How do I know if I should ask for help? Signs of anxiety

by | Jan 4, 2021

We can all feel anxiety and stress at times and it is perfectly normal. It would be strange to never have suffered an anxiety episode in your life. However, living in constant distress, worry, fear, and anxiety are red flags that could indicate a larger problem.

Anxiety can be univariate, multifactorial or, conversely, not have a clear origin. Although there are people who experience an anxious episode due to trauma, the accumulation of stress or a physical or mental illness, there are others who experience them spontaneously in situations of apparent peace of mind. This creates a lot of confusion and tends to aggravate the condition when the symptoms are unknown.

Many people end up suffering from anxiety disorders because of the extreme fear they feel when experiencing the unpleasant symptoms of anxiety. They are usually associated with the possibility of suffering a heart attack or some serious health problem. The reason is that the symptoms are experienced with moderate or high intensity and are quite overwhelming.

In this article, we will talk about the most common symptoms when facing intense anxiety episodes, how to deal with them, what their possible causes are, when to ask for help and why.

Symptoms of anxiety

The signs or symptoms of anxiety, when out of control, are not very different from the common anxiety that we can feel on some occasions, but they can feel much more intense. We said earlier that it was partly due to ignorance of the symptoms. Knowing what to expect could go a long way, so information is key in this context.

Now we will look at the symptoms that usually occur with anxiety, taking into account that not all people experience the same ones, nor the same amount, as it varies from one individual to another.

● Strong heart palpitations
● Feeling of choking
● Cramps or numbness
● Tremors
● Sweating
● Hyperventilation (rapid breathing)
● Insomnia
● Tightness or pain in the chest
● Depersonalization (feeling out of self)
● Feeling of unreality (as if what is happening is not real)
● Recurring catastrophic thoughts
● Fear of dying, going crazy and / or losing control
● Avoidance of situations that can generate anxiety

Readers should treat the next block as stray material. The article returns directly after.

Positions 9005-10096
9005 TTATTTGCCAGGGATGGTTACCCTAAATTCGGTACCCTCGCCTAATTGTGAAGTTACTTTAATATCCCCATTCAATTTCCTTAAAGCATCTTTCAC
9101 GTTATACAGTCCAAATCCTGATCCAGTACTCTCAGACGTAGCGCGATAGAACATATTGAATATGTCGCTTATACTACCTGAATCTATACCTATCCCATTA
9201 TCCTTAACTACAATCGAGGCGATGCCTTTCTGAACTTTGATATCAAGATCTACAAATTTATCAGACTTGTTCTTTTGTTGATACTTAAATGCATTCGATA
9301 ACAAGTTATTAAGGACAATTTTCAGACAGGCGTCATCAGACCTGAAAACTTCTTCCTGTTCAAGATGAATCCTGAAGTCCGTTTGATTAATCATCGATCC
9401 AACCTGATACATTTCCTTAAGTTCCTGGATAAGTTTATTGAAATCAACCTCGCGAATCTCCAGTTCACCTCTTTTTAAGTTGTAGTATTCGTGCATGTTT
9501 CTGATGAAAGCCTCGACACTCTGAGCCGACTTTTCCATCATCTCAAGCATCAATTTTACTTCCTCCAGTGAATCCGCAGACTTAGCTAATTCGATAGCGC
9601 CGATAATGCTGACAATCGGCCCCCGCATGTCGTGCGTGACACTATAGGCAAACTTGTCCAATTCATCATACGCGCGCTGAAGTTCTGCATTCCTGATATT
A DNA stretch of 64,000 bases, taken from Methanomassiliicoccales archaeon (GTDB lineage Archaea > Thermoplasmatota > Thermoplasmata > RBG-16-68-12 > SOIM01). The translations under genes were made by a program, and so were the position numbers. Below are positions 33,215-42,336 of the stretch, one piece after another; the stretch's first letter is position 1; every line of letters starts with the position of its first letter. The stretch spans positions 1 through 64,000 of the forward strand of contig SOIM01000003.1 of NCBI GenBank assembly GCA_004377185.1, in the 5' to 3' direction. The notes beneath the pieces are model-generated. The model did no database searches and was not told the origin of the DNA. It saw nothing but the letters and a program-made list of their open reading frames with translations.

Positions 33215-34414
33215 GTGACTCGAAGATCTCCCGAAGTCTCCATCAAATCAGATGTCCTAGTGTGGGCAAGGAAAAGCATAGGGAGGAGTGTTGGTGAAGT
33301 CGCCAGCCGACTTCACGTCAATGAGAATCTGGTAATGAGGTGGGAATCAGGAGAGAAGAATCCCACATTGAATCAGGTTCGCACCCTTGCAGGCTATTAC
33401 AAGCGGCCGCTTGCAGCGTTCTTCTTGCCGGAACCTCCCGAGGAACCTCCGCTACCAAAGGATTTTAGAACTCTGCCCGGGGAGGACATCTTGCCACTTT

Usually, several of these symptoms are felt at the same time, and sometimes all of them. Also, the frequency and intensity can vary in the same person, that is, in some moments they feel them all, in others just some. Each case can be very particular in this sense.

How to deal with them when they occur?

Before recommending some techniques and exercises for anxiety, it is important that the people not isolate themselves completely. It is good to let off steam and tell those we are close with and who we trust about what is happening. Support from family and other loved ones can make a big difference in treating anxiety disorders.
Sometimes, we are not able to see alternatives or the whole picture when we are fully immersed in a problem, and we may lose opportunities to recover. Anxious people usually have chaotic and quite negative thinking, so they cannot see things with complete clarity. That said, let’s move forward with the recommendations.
Fortunately, the symptoms of an intense anxiety attack can be alleviated quickly, applying certain techniques, relaxation strategies and / or distraction. On the one hand, distraction allows you to divert the mind’s attention to other matters, causing distressing thoughts to drift away. This does not work for many people, but it does for others, and it all depends on their own abilities, and even preferences, as there are people who prefer to quiet their mind first, and then focus on different thoughts. For others, distraction works very well since they feel that it is a more immediate solution and that it can be done anywhere.
Relaxation exercises usually require that certain conditions be met, however, there are those who master them so well that they can do them anywhere and at any time.
Some of the techniques we recommend for short-term symptom relief include the following:

Physical activity:

As counterproductive as it may seem, physical exercise helps a lot in treating symptoms.
Structured, planned and constant physical activity, with moderate or gentle exercise, is very beneficial for physical and mental health, about which there is little doubt. Exercise helps us secrete hormones that relax us and make us feel good. It allows us to have a better state of mind in general and in a very short period of time.
Among the physical activities we recommend, are: martial arts, HIIT (High Intensity Interval Training), and LISS (Low Intensity Steady State), outdoor exercises, such as walking, jogging, swimming or doing sports such as tennis, rowing or whatever the person is comfortable with.
Physical activity does not always come naturally to us, especially if we are sedentary, and it requires discipline and willpower to be sustainable over time. The desire to feel relief from anxiety symptoms may be the correct motivation to encourage us to do physical activity.